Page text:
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Spatial heterogeneity and correlates of child malnutrition in districts of India
Authors: Khan J, and Mohanty SK
Source: BMC Public Health, 18(1):1027; DOI: 10.1186/s12889-018-5873-z
Topic(s): Child health
Spatial analysis
Country: Asia
Published: AUG 2018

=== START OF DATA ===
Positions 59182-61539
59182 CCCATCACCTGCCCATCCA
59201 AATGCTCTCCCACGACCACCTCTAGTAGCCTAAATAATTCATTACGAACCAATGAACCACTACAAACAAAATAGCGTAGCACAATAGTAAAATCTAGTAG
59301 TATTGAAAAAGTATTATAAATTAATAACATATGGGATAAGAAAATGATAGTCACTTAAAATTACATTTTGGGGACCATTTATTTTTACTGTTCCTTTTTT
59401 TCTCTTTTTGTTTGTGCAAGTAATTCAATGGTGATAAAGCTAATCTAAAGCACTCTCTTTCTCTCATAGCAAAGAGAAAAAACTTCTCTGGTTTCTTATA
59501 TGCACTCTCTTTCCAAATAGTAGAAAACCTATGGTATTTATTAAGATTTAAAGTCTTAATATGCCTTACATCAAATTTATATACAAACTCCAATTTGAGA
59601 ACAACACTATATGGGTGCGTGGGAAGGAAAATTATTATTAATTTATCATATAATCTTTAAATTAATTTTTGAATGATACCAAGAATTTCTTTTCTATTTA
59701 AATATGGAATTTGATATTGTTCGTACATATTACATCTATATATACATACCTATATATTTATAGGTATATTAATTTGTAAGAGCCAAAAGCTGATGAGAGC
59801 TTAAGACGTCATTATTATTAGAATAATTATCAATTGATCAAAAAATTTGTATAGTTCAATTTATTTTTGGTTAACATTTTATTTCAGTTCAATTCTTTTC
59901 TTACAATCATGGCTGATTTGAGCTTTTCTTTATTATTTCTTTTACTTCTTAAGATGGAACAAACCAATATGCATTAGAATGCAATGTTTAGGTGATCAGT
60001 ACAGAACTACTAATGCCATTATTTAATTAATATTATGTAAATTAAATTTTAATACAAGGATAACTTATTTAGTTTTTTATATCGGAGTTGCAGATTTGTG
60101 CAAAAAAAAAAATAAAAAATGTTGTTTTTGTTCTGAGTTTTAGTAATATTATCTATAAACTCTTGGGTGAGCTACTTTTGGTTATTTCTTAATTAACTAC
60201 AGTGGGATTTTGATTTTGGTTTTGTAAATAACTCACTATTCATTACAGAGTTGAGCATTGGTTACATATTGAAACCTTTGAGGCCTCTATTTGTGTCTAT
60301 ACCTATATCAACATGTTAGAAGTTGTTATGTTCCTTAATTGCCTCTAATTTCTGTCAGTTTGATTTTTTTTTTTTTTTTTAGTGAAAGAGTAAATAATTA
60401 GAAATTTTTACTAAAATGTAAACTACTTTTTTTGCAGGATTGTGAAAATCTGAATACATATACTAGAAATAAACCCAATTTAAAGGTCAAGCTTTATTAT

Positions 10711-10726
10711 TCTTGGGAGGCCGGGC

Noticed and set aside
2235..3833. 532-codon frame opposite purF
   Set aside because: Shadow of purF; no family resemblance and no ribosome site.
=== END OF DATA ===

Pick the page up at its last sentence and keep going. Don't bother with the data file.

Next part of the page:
Abstract: BACKGROUND: Despite sustained economic growth and reduction in money metric poverty in last two decades, prevalence of malnutrition remained high in India. During 1992-2016, the prevalence of underweight among children had declined from 53% to 36%, stunting had declined from 52% to 38% while that of wasting had increased from 17% to 21% in India. The national average in the level of malnutrition conceals large variation across districts of India. Using data from the recent round of National Family Health Survey (NFHS), 2015-16 this paper examined the spatial heterogeneity and meso-scale correlates of child malnutrition across 640 districts of India. METHODS: Moran's I statistics and bivariate LISA maps were used to understand spatial dependence and clustering of child malnutrition. Multiple regression, spatial lag and error models were used to examine the correlates of malnutrition. Poverty, body mass index (BMI) of mother, breastfeeding practices, full immunization, institutional births, improved sanitation and electrification in the household were used as meso scale correlates of malnutrition. RESULTS: The univariate Moran's I statistics was 0.65, 0.51 and 0.74 for stunting, wasting and underweight respectively suggesting spatial heterogeneity of malnutrition in India. Bivariate Moran's I statistics of stunting with BMI of mother was 0.52, 0.46 with poverty and?-?0.52 with sanitation. The pattern was similar with respect to wasting and underweight suggesting spatial clustering of malnutrition against the meso scale correlates in the geographical hotspots of India. Results of spatial error model suggested that the coefficient of BMI of mother and poverty of household were strong and significant predictors of stunting, wasting and underweight. The coefficient of BMI in spatial error model was largest found for underweight (ß?=?0.38, 95% CI: 0.29-0.48) followed by stunting (ß?=?0.23, 95% CI: 0.14-0.33) and wasting (ß?=?0.11, 95% CI: 0.01-0.22). Women's educational attainment and breastfeeding practices were also found significant for stunting and underweight. CONCLUSION: Malnutrition across the districts of India is spatially clustered. Reduction of poverty, improving women's education and health, sanitation and child feeding knowledge can reduce the prevalence of malnutrition across India. Multisectoral and targeted intervention in the geographical hotspots of malnutrition can reduce malnutrition in India. KEYWORDS: India; Malnutrition; Spatial heterogeneity; Stunting; Underweight; Wasting